For the so-called Never Trumpers, the president’s coarse cultural style is an unforgiving trait, one that undermines the dignity of the office. Never Trumpers (NTs) contend that even if there are policies President Trump embraces consistent with their philosophical suppositions, they will remain firm in their opposition.
Here is the classic contention between pragmatism and idealism. There are those who fall into a third camp believing that Trump’s coarse language is unbefitting a president, yet think his foreign policy positions as outlined in his Riyadh and Polish speeches deserve praise.
Many of Trump’s supporters like his unfiltered style, but the coarsening of public discourse does not enhance his reputation and his ability to engender support for his programs. Prior to his removal, after ten days on the job, Mr. Scaramucci, the former Communications Director, engaged in a splenetic attack on Reince Priebus, Chief of Staff, as well as the editors of The New Yorker. This outburst filled with expletives was greeted by many as a natural manifestation of Trump’s cultural stance.
While presidents have not always measured up to the standards of moral rectitude, Trump’s behavior is sui generis. In most instances presidents preferred to keep their dalliances secret, their indiscreet language within the privacy of White House quarters and the butchery of conventional grammar at a minimum.
Trump, by contrast, has had three wives in well publicized relationships prior to his presidency. He invariably cites “what the hell…” as a tough guy pose when discerning policy issues in the Oval office or at rallies. His limited vocabulary is on display when marginal success is described as “huge” or “amazing,” vacuous words for presidential programs. And, of course, he was excoriated for comments he made off the cuff about groping women.
NTs are especially resentful at the president’s callous disregard for nuance. Conditions are either awful or blissful; the world is either light or dark. His mind is not cluttered with “on the one hand, but on the other” positioning. However, vulgarity is often at his side, even in public pronouncements.
During the course of the presidential campaign, Trump was criticized for his coarse commentary. In response, Trump noted that when elected he would be “very presidential.” Yet in tweets and occasional speeches, President Trump hasn’t met his own standard. In part, this explains the low poll numbers for the president and one might contend, the adamant opposition from the NTs.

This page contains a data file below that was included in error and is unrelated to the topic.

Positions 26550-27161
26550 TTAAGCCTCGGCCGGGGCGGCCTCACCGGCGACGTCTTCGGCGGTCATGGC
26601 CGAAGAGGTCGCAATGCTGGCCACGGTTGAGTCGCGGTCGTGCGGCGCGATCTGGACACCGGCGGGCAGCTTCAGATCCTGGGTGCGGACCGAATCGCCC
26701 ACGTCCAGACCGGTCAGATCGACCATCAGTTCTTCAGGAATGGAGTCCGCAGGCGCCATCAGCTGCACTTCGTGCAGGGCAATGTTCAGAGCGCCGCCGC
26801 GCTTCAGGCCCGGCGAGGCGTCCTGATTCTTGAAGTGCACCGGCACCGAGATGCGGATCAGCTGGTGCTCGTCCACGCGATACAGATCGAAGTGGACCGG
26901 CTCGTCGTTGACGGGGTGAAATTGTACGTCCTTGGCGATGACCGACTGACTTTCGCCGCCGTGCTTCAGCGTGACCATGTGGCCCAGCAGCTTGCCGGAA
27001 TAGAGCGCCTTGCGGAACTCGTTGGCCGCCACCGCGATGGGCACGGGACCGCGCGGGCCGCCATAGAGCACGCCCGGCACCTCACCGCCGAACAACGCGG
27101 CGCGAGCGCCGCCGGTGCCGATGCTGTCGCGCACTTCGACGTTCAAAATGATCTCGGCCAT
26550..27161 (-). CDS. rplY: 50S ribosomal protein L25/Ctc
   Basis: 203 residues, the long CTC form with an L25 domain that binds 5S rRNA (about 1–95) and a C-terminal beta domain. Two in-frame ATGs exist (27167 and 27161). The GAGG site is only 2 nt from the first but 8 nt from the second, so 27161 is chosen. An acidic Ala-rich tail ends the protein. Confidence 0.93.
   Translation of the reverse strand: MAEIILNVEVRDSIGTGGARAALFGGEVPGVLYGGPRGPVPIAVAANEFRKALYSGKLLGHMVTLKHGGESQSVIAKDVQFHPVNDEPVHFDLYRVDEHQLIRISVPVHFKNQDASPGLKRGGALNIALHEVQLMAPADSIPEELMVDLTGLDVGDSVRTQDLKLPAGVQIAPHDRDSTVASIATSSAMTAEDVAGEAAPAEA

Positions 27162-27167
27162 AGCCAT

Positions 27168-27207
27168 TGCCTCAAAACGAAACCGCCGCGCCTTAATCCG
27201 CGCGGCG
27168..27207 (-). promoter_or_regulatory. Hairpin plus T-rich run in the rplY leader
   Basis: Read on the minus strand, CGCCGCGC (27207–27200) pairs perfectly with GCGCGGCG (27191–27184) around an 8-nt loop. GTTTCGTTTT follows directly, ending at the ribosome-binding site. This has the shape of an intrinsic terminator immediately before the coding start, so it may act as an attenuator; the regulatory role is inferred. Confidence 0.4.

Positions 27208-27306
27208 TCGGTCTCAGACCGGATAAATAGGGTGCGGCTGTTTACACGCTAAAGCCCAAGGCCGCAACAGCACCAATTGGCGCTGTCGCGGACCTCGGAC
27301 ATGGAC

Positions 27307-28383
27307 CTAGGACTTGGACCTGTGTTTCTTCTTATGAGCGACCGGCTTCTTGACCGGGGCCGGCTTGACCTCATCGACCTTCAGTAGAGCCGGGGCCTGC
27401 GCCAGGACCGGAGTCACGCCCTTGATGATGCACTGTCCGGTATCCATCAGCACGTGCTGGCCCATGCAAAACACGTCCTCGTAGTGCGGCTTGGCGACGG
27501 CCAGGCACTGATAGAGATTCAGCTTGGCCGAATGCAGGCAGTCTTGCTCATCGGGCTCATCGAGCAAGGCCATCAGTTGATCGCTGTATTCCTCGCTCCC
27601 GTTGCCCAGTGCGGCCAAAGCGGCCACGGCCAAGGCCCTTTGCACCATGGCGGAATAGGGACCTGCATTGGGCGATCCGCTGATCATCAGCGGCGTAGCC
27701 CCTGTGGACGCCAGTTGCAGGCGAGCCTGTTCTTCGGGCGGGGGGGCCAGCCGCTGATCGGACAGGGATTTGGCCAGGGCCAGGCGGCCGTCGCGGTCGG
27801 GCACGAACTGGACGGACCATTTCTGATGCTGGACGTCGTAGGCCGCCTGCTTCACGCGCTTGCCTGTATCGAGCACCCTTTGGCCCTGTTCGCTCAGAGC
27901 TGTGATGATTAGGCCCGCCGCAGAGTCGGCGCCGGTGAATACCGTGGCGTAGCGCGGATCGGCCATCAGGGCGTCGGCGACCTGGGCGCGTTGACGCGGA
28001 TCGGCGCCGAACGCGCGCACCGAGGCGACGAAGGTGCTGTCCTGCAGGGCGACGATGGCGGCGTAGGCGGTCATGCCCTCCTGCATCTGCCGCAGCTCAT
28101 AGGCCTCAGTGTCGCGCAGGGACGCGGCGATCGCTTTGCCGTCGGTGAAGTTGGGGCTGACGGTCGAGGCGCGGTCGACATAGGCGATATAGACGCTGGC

Some critics maintain Trump is his own worst enemy since his temperament is volatile and not easily altered. It is instructive that a dispassionate view of the White House yields a government in disarray caught in a cultural web of its own making. For many conservatives, this is a Shakespearean tragedy since sound policy perspectives have become the casualty of Trumpian culture.
The NTs are not likely to change their position on the president, but there are many agnostics who want to see evidence that order can be restored to the White House and Donald Trump can be restrained. Should that not occur, this presidency can be in trouble.
Hilaire Belloc noted, “We sit by and watch the barbarians… His comic inversion of our old certitudes and our fixed creed refreshes us; we laugh. But as we laugh we are watched by large and awful faces from beyond, and on these faces, there are no smiles.”
Herbert London is President of the London Center for Policy Research, a senior fellow at the Manhattan Institute and author of the book The Transformational Decade (University Press of America). You can read all of Herb London’s commentaries at www.londoncenter.org
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